Single Audit

​​​​​The Single Audit Act Amendments of 1996, OMB Circular A-133, Audits of States, Local Governments and Non-Profit Organizations and subsequent revisions, apply to non-Federal entities, including local governmental units, that expend $500,000 or more in Federal awards in a year.  A single audit is defined as an audit which includes both the entity’s financial statements and its Federal awards.  The audit procedures governed by the single audit process are performed by the City’s external auditors as a part of their annual audit of the City.​

A single audit includes:

  • Perf​orming an audit of the entity’s financial statements in accordance with generally accepted auditing standards and Government Auditing Standards.
  • Obtaining an understanding of the entity’s internal controls over Federal programs sufficient to plan the audit to support a low assessed level of control risk for major programs.
  • Determining whether the auditee has complied with laws, regulations and the provisions of contracts or grant agreements that may have a direct and material effect on each of its major ​programs. There are 14 principal areas of compliance:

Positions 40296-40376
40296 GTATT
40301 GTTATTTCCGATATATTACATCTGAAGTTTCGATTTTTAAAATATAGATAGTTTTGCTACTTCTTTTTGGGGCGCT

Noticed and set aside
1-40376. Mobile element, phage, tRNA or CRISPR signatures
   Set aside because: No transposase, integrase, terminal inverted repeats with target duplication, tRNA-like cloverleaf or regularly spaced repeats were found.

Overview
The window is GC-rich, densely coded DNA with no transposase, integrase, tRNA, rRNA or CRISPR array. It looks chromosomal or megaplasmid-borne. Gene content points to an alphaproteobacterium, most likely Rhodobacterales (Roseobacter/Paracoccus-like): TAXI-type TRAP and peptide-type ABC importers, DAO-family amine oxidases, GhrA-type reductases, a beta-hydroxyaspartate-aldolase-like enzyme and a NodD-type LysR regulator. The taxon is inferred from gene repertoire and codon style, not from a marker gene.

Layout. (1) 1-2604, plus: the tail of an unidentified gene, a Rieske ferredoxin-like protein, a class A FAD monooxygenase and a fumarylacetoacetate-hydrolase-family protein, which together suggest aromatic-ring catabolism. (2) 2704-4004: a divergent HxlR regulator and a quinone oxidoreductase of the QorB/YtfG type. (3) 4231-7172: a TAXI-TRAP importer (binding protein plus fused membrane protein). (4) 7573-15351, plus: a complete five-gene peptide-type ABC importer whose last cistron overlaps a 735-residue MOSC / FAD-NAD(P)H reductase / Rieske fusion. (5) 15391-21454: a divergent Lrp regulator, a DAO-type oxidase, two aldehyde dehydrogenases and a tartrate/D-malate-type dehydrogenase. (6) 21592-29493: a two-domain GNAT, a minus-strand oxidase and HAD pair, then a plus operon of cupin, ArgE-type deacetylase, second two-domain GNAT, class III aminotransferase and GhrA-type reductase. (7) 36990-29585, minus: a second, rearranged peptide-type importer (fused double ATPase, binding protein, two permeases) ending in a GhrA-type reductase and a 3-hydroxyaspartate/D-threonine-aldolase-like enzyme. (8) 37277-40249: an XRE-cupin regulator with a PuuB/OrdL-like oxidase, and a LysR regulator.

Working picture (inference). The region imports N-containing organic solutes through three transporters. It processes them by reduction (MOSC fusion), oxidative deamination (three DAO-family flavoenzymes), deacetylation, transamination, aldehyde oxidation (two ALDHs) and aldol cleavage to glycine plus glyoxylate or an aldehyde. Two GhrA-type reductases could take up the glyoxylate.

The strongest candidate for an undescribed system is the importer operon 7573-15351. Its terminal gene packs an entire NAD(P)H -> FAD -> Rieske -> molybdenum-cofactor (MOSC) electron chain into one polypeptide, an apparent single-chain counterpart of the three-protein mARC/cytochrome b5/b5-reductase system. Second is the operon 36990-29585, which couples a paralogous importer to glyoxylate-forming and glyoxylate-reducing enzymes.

1. ​​​​Activities Allowed or Un-allowed
    2. Allowable Costs/Cost Principles
    3. Cash Management
    4. Davis Bacon Act
    5. Eligibility
    6. Equipment and Real Property Management
    7. Matching, Level of Effort, Earmarking
    8. Period of Availability of Funds
    9. Procurement, Suspension and Debarment
    10. Program Income
    11. Real Property Acquisition
    12. Reporting
    13. Subrecipient Monitoring
    14. Special Tests and Provisions (as required by the awarding agency)
  • Testing a sample of expenditure transactions charged to each major program for compliance with applicable laws, regulations and the provisions of contracts or grant agreements that may have a direct and material effect on a major program.

 The single audit process does not limit the authority of Federal agencies to conduct or arrange for additional audits of an entity’s Federal awards.  However, any additional audits should be “planned and performed in such a way as to build upon work performed by other auditors.”

​The City of Virginia Beach expended $129,507,172 in Federal awards during the fiscal year ended June 30, 2015.  ​

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